Senate targets local FBI agents

Judiciary panel opens probe into possible perjury related to Luna case

May 13, 2006|By MATTHEW DOLAN | MATTHEW DOLAN,SUN REPORTER

The U.S. Senate Judiciary Committee has opened a probe into whether FBI agents in Baltimore committed perjury during the investigation into the mysterious death of federal prosecutor Jonathan P. Luna in 2003.

In a letter to the director of the FBI, committee Chairman Arlen Specter and ranking member Patrick J. Leahy wrote that a confidential report indicated that FBI officials gave "conflicting stories during interviews with agents of the FBI's Internal Investigations Section."

The Sun first disclosed the Department of Justice inspector general's report in January. It raised questions about whether an FBI supervisor in the Baltimore office improperly ordered the interrogation of a junior agent rumored to have had an affair with Luna.

FOR THE RECORD - An article in Saturday's editions on a congressional probe into the FBI's investigation of the death of federal prosecutor Jonathan P. Luna misidentified an FBI agent who was promoted. Acting assistant Special Agent in Charge Linda B. Hooper was promoted before an internal investigation had been concluded.
The Sun regrets the error.

Citing a story published in The Sun in January, the committee leadership requested and reviewed a copy of the inspector general's report. In the May 10 letter, the senators told FBI Director Robert S. Mueller III they needed additional documents to judge whether agents might have given false statements or lied under oath.

"We have received the letter, and we will be responding to the senators," Michael R. Kortan, section chief of the FBI's office of public affairs, said yesterday.

The unsolved death of Luna, a 38-year-old assistant U.S. Attorney in Baltimore, continues to haunt the FBI. His body was found more than two years ago, on Dec. 4, 2003, with 36 stab wounds, lying in a remote Pennsylvania creek.

While a Lancaster County, Pa., coroner ruled Luna's death a homicide, other law enforcement sources familiar with the probe raised the question of suicide, noting Luna's knife found at the scene, his substantial credit card debt and his failure to take a polygraph test for an internal investigation into $36,000 missing from a drug case he prosecuted.

In the midst of its high-profile investigation of the death, the FBI was forced to question its own officials because a Baltimore-based FBI agent accused her supervisor of misconduct.

She complained that fellow agents inappropriately grilled her about unfounded rumors of an affair with Luna, the internal report said.

The female agent later filed an internal complaint charging that the FBI's then-acting special agent in charge of the Baltimore division, Jennifer Smith Love, improperly ordered two agents to interrogate her and later approved an illegal search of her computer.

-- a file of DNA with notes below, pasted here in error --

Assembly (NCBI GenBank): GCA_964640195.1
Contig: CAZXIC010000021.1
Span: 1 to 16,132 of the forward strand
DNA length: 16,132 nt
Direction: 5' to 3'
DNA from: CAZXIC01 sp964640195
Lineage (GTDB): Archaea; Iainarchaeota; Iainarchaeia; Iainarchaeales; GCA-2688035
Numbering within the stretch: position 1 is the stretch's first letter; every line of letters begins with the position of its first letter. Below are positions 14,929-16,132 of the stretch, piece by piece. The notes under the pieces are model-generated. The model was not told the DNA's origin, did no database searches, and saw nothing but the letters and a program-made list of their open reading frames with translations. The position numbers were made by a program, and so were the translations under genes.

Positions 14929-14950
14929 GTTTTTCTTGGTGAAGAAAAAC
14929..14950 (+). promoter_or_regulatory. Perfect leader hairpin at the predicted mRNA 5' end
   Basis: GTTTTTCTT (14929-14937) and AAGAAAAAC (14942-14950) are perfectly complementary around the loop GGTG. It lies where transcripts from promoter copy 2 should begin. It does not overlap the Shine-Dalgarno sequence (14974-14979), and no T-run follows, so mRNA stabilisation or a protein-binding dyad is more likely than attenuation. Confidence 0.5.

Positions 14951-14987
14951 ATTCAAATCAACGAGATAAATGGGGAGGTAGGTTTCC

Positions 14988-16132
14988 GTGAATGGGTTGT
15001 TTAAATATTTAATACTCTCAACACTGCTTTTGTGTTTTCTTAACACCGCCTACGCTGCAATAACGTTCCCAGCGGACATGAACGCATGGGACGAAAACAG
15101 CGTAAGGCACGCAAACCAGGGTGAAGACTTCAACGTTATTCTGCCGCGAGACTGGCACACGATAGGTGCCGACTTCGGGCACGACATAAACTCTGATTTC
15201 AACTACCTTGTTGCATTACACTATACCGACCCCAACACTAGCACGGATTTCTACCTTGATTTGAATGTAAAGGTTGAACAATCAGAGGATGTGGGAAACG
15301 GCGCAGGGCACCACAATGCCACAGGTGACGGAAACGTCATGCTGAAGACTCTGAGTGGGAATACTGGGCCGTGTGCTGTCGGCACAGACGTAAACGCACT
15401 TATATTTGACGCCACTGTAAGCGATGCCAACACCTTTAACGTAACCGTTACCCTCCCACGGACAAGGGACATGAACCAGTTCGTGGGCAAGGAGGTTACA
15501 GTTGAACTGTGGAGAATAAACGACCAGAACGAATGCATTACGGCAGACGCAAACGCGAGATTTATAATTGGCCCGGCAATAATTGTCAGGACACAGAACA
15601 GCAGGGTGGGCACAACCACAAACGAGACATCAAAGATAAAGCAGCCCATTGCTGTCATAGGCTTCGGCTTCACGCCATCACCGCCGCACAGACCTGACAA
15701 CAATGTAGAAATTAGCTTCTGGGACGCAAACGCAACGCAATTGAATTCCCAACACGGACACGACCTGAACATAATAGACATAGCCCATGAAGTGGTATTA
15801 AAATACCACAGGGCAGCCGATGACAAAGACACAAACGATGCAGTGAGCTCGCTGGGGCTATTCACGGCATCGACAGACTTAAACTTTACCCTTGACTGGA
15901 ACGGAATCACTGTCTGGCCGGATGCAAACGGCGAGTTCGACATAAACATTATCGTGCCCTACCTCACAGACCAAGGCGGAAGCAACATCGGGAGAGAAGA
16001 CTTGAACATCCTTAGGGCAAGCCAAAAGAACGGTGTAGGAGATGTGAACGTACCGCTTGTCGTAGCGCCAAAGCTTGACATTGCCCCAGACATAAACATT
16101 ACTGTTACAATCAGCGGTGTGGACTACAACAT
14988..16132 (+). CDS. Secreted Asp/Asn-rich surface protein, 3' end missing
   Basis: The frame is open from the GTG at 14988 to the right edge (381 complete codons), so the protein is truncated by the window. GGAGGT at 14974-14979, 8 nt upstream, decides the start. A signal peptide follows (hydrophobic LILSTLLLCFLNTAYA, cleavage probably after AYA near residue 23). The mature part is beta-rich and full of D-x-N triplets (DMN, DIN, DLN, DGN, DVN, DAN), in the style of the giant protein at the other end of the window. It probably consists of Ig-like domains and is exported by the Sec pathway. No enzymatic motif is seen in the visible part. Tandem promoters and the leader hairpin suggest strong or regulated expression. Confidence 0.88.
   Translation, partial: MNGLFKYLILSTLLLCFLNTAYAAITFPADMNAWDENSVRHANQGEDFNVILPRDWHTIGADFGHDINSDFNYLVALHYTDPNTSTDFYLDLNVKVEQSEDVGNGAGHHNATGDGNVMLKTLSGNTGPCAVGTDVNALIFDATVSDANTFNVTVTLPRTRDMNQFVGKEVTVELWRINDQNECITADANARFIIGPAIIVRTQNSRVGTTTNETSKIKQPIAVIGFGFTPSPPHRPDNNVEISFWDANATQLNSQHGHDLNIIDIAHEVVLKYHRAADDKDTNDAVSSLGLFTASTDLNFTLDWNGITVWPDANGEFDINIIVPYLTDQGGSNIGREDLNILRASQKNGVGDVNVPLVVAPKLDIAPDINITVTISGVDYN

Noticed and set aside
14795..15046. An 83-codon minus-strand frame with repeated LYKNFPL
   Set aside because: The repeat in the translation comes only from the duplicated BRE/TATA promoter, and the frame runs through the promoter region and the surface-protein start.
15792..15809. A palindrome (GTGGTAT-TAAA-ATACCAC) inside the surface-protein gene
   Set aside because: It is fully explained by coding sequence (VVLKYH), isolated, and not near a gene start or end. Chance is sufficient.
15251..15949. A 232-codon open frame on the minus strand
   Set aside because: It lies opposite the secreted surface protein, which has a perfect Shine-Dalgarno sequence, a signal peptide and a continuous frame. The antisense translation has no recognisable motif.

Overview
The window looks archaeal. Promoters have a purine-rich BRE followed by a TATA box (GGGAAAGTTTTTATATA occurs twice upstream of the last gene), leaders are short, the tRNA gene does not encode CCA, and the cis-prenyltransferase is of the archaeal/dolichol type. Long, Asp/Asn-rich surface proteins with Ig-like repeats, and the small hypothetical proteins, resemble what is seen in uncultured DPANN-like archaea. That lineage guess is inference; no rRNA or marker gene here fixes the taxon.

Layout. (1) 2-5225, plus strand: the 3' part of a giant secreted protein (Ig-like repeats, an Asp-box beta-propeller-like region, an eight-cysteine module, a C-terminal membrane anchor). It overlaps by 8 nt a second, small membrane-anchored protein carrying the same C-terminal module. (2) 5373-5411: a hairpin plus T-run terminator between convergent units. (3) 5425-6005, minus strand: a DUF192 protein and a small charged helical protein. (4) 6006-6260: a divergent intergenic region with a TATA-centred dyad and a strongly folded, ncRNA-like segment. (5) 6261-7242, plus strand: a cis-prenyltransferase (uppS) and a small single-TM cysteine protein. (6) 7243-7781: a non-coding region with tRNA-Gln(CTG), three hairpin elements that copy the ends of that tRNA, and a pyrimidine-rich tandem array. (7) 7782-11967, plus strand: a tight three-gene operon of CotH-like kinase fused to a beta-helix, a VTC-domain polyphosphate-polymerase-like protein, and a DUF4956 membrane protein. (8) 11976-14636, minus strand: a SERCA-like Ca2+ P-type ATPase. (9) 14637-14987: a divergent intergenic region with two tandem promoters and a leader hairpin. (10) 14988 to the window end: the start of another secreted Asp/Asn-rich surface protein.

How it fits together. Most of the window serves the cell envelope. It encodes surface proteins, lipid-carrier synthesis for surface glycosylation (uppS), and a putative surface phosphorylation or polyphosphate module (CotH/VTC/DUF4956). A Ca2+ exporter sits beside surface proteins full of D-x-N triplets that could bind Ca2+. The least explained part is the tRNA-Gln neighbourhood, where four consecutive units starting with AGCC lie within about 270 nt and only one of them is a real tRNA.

Futile to complain

In a previously undisclosed memo to FBI Deputy Director John S. Pistole in June 2005, Inspector General Glenn A. Fine concluded that evidence showed Love approved the computer search even after the female agent had revoked her consent.

Evidence also showed, according to Fine's memo, that Love told the female agent that filing a complaint would be futile because Love would handle it as a performance matter.

The interview of the agent conducted by acting assistant Special Agent in Charge Linda B. Hooper and Special Agent Marina Murphy in Baltimore boxed out the investigators assigned to lead the probe into Luna's death, according to the inspector general's report. It also focused on the private sexual life of an FBI agent who had been ruled out as a likely suspect, officials wrote.

Investigators concluded that the treatment of the female agent sparked dissention in an FBI field office under enormous pressure to find out how the federal prosecutor died.

Despite the internal tumult, senior FBI officials cleared Love, as well as the two agents who conducted the interrogation, of misconduct and took no disciplinary action. Love and Murphy, who both denied any wrongdoing, received promotions before the internal investigation reached its conclusion.

In August 2004, the inspector general's office of the Justice Department intervened, eventually finding enough "credible evidence" of wrongdoing to conclude that the case should have been sent through the FBI's formal disciplinary process, rather than handled as a less severe performance issue.

Pressed again about the issue, the FBI reopened the investigation in 2005, sending it through its disciplinary process. Once again, senior FBI officials concluded that no action was warranted against Love, Murphy and Hooper. Hooper has since retired from the FBI, officials said.

Officials familiar with the congressional probe said that a referral for criminal charges against FBI agents was not a likely outcome. Instead, they said, the senators were exercising their oversight role of the nation's largest law enforcement agency.

In 2002, the Justice Department's inspector general concluded that "the FBI suffered and still suffers from a strong, and not unreasonable, perception among employees that a double standard exists within the FBI." An independent commission report in February 2004 echoed those concerns about the image of lenient treatment of supervisors while junior agents face more severe discipline.

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